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Jack Beimler

Jack Beimler is a student at Binghamton University, studying Anthropology and History in the hopes of becoming an archaeologist. When not at university, he works at the original Woodstock Festival site in Bethel, NY. The Void is his first completed short story, although he plans on writing more.
Jack Beimler

Jack Beimler

Jack Beimler is a student at Binghamton University, studying Anthropology and History in the hopes of becoming an archaeologist. When not at university, he works at the original Woodstock Festival site in Bethel, NY. The Void is his first completed short story, although he plans on writing more.

My joints ached worse each time I thrust my fingertips into the earth.  I cast piles and piles of the dirt aside, yet just as ever the hole seemed to be stubborn in its resistance to deepen.

I too had been stubborn; days had turned to weeks, all the while insisting to my ever-questioning consciousness that this was the spot.  Many nights I returned to my ramshackle home and resigned to my thoughts; could I be wrong?  Is it possible my eyes had deceived me? And yet every night, I eventually gave in to my body’s call for sleep, rose in the morning, and returned to the pit.

I found this routine soothing, and the longer I followed, the more entrenched I became in its pattern.

Only stopping for meals, the few distractions in my cycle proved therapeutic.  Routine was the only thing keeping me from the incessant questions that would plague me had I been unoccupied.
However, the routine would soon be broken; the next day would not be like ones past, and my digging would be finished.

Most would find the stubbornness of my actions disturbing, so I will attempt to explain them before moving on with my story. I do not expect many to sympathize with my reasoning.

I have since lost track of the days, but from what I can guess it had been a month since I had jumped ship, abandoning my post to head for the island.  A merchant on a small vessel, I had been writing in my journal, a habit of mine whenever at sea. I had just finished a letter when I glanced over the cover of the book. In the place of the flush ocean was a hazy mob of darkness.   Smallish from the perspective of my ship, it seemed to appear in an instant in the dense fog.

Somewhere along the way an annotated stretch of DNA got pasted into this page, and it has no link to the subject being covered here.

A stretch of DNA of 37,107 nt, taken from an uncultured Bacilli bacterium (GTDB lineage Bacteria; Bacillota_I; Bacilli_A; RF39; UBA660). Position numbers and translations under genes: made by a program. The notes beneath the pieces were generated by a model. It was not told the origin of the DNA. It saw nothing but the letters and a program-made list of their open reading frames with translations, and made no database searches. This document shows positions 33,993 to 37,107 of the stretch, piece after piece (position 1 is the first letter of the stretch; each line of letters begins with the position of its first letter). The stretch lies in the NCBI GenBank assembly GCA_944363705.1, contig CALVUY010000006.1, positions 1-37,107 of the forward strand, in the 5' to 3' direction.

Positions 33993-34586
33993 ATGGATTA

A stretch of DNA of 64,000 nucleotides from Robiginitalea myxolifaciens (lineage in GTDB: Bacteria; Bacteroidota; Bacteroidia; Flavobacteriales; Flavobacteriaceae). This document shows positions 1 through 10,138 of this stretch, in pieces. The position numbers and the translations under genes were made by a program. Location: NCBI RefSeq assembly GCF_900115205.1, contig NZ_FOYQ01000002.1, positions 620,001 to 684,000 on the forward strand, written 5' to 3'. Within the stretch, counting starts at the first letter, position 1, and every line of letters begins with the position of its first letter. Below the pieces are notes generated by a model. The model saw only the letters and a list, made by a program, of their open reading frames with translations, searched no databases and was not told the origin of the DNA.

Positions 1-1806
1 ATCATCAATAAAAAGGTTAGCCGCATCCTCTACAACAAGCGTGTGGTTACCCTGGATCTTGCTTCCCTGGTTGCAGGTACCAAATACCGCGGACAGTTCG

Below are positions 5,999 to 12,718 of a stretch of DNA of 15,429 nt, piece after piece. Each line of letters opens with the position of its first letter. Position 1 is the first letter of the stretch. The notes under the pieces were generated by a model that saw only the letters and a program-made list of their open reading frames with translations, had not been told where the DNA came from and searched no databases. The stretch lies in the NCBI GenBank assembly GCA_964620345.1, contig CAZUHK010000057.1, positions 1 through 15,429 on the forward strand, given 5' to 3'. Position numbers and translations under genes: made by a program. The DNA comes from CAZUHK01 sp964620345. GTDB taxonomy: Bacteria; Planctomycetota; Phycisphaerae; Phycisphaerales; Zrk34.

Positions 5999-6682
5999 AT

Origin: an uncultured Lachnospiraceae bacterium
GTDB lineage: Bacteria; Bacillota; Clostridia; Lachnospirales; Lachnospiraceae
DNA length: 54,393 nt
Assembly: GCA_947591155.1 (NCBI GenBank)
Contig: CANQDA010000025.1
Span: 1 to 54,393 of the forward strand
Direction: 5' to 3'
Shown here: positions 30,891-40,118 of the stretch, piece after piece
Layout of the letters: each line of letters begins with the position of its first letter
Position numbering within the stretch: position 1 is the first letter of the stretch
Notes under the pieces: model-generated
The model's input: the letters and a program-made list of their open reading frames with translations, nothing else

Accompanied only by the soft creaking of the hull as the boards took on and released stress and the gentle lapping of the ocean waters, the sight stirred me from a semi-slumber.  The island seemed to be in the wrong part of the world, like something out of a horror tale.  Viciously carved cliffs adorned the periphery of the shores.  Spires of rock rose out of the shallows like knives stabbing the suffocating depths.  As we neared the island to port, the features of its interior came into view.  The core of the island rose to a few forested peaks visible through the mist.   Green dominated the center of the island with a few reprieves of brown and black, the overhanging faces of the rock.

I was alone on deck on the last watch until the crew would wake. Before I could call out to inform the helm that I had sighted land, I noticed something on the shore.  My weary eyes could make out the light of a fire just behind the tree line, a faint flicker desperately fighting the obscurity that surrounded it.  When I attempted to look directly at the light, it disappeared.  Soon the clouds retreated, and the moon illuminated a figure on the beach.

I hurriedly doused my light in order to better see him.  He was digging.  He used only his hands or perhaps a scraping tool, shoving piles frantically aside.  The thought of riches immediately stuck in my head, and at that moment I believe I had already made up my mind.  I sat and watched the man retreat into the forest, and tied my journal to my belt.

I climbed down from my post onto the deck.  Something actively drove me as I dropped a small boat and rowed myself towards the island.  An alarmingly dangerous undertaking, I recall telling myself that the ship was barely breaking an idle in the water, I could easily reconnoiter the shore and return without risk. What controlled my thoughts is still unknown, and looking back that notion seems like folly to me.  Once I stepped on the sands of that beach I knew there would be no leaving until I had found the treasure that lay beneath the earth.

Darkness engulfed me and although I could barely see in front of me, I had marked in my head the man’s position in relation to the forest.  The roar of the crashing waves drowned out all else and the frigid winds were unforgiving.  When I reached the area I had pinpointed, I found neither footprints nor leavings.  None of that mattered to me.  As I have mentioned, my mind had been made up; the island held me in its grasp.